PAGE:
A landmark decision Flores et al. vs. Exprezit! Stores recently decided by the Georgia Supreme Court might help provide safer roads, by clarifying the application of the Georgia dram shop law to grocery stores and convenience stores whose customers cause drunk driving accidents.

The Georgia Supreme Court held that the dram shop law not only imposes liability on a restaurant or bar that serves alcohol to a patron that is noticeably intoxicated but also extends liability to businesses that sell packaged and sealed containers of alcohol like grocery and convenience stores. This decision may help make the Georgia roads safer by posing a substantial incentive for such stores to refuse alcohol sales to those that are already intoxicated and go on a “beer run.”

The dram shop law is intended to place an affirmative obligation on those who financially profit from the sale of alcoholic beverages to be responsible in the sale or serving of alcohol to people they know will soon be driving. The goal is to prevent drunken driving auto accidents throughout Georgia. The court relied on a number of criteria in reaching its decision that the law was intended to apply to the sale of closed or packaged alcoholic beverages not intended for consumption on the premises.

It was well established prior to the Flores decision that a bar or restaurant could be liable for injuries resulting from a drunken driving auto accident if the server knew or should have known that the patron was intoxicated when the alcohol was served. This decision extends that liability beyond just the server who pours the alcohol to convenience and grocery stores that engage in the sale of packaged and sealed alcohol to obviously intoxicated patrons.

The court in reaching its decision that the legislature intended the dram shop law to apply to the sale of alcohol by stores relied on the language of the dram shop statute which provides that it applies to anyone that “sells, furnishes or serves.” (Emphasis added). Because the statute uses the terms in the disjunctive, the court concluded that the legislature intended to target not only the pouring and serving of alcohol by bartenders and waitstaff but also the sale of alcohol.

The Supreme Court does point out that there may be more factual challenges in pursuing dram shop liability against a convenience store. In a bar unlike a convenience store, the bartender may have a good idea of how many drinks a person has consumed and has an extended period of time to observe the behavior of the patron. Dram shop cases often turn on evidence that may not be as readily available involving a convenience or grocery store including:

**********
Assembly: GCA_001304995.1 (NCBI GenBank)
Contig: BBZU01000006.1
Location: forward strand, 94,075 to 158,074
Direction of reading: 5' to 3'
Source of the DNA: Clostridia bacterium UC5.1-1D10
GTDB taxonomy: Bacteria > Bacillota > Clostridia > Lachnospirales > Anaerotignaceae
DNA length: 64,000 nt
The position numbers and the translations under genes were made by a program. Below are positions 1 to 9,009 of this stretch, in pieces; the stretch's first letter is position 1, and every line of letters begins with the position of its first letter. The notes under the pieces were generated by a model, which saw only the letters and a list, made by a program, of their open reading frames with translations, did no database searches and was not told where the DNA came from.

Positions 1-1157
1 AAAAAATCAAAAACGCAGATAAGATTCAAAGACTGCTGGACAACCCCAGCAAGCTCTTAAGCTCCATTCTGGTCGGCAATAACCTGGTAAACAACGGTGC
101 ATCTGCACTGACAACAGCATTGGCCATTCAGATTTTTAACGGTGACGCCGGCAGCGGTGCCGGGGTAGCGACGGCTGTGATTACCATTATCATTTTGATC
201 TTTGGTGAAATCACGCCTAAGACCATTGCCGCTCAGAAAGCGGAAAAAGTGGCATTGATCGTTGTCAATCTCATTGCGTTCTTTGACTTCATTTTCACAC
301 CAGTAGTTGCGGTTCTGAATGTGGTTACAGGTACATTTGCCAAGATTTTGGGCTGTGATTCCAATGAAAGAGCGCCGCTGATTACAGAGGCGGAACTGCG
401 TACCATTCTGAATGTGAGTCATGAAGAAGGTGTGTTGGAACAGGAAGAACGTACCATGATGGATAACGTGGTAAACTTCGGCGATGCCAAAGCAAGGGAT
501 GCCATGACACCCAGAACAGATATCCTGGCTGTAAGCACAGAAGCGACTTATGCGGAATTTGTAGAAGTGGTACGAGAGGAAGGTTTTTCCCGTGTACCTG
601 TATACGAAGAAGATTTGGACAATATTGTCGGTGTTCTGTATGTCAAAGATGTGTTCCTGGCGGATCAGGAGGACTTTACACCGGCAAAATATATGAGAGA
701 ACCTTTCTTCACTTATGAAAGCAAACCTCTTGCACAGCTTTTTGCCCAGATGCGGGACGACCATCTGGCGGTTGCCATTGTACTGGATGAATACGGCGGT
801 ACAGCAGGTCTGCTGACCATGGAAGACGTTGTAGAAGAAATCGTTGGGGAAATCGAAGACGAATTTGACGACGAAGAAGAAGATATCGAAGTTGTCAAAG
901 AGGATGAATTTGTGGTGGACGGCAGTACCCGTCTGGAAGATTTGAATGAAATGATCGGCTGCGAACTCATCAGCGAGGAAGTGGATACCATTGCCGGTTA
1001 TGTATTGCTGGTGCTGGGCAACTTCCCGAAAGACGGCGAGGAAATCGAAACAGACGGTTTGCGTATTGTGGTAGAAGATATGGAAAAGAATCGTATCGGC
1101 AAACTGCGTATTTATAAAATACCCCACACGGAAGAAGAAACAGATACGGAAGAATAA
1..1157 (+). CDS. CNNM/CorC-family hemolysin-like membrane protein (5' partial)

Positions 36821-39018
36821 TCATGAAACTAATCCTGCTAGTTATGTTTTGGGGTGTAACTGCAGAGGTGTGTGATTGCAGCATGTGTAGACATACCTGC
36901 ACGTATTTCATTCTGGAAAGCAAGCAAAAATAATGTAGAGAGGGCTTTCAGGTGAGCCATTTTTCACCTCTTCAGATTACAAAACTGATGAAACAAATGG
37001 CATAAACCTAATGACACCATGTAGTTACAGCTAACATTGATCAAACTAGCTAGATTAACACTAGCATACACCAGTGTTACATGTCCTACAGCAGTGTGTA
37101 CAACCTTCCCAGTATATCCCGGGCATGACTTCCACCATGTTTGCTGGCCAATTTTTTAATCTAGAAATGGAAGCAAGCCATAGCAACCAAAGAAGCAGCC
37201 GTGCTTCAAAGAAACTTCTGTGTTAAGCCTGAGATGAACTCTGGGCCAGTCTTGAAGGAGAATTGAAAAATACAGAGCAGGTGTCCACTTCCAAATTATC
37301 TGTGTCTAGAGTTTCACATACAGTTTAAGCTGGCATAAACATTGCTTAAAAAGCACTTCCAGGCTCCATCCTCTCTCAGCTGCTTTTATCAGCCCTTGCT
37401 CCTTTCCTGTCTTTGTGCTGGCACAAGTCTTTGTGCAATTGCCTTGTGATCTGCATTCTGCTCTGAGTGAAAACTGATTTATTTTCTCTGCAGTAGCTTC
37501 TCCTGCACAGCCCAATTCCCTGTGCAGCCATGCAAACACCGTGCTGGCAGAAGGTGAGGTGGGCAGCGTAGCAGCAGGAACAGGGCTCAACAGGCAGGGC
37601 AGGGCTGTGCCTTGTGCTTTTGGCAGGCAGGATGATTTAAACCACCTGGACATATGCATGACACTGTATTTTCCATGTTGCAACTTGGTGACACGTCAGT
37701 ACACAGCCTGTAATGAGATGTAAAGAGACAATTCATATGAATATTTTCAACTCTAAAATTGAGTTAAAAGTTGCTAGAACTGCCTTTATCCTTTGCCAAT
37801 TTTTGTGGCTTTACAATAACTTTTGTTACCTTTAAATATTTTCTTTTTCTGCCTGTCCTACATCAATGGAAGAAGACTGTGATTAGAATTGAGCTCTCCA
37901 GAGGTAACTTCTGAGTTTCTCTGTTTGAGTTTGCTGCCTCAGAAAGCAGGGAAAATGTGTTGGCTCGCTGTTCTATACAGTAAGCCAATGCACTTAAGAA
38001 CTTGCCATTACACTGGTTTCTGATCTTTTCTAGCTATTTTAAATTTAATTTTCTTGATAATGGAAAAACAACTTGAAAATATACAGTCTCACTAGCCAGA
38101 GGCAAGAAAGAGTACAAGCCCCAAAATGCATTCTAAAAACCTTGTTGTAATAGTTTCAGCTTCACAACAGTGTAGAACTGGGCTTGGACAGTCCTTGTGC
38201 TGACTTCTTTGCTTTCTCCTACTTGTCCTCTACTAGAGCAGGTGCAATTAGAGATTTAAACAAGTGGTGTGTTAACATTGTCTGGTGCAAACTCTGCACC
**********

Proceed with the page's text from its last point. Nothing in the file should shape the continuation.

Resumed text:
• Extended observation of the behavior by the servers
  • Receipts for drinks actually consumed
  • Behavior of patron observed by other witnesses in a bar or restaurant
  • Direct knowledge by servers of number of drinks consumed by the patron

Generally, a clerk in a convenience store will have a very brief interaction with a customer and little time to observe the customer’s behavior. Despite the evidentiary challenges in pursuing a dram shop case against a grocery store or convenience market, the law may encourage owners of such establishments to err on the side of caution when selling alcohol to customers who have been drinking.

The Georgia personal injury law firm of Montlick and Associates represents auto accident victims who suffer catastrophic injuries or wrongful death in auto accidents with drunk drivers in the Atlanta metro area and throughout all of Georgia. If you or someone you love is injured in an accident with a drunk driver, our experienced Georgia drunk driving accident lawyers are committed to helping those injured in alcohol-related accidents obtain fair compensation for their injuries or loss of a loved one.

Our Atlanta drunk driving accident lawyers are available to assist clients throughout all of Georgia and the Southeast, including but not limited to Albany, Athens, Atlanta, Augusta, Columbus, Gainesville, Macon, Marietta, Rome, Roswell, Savannah, Smyrna, Valdosta, Warner Robins and all smaller cities and rural areas in the state. No matter where you are located our attorneys are just a phone call away, and we will even come to you. Call us 24 hours a day/7 days a week for your Free Consultation at 1-800-LAW-NEED (1-800-529-6333). You can also visit us online at www.montlick.com and use our Free Case Evaluation Form or 24-hour Live Online Chat.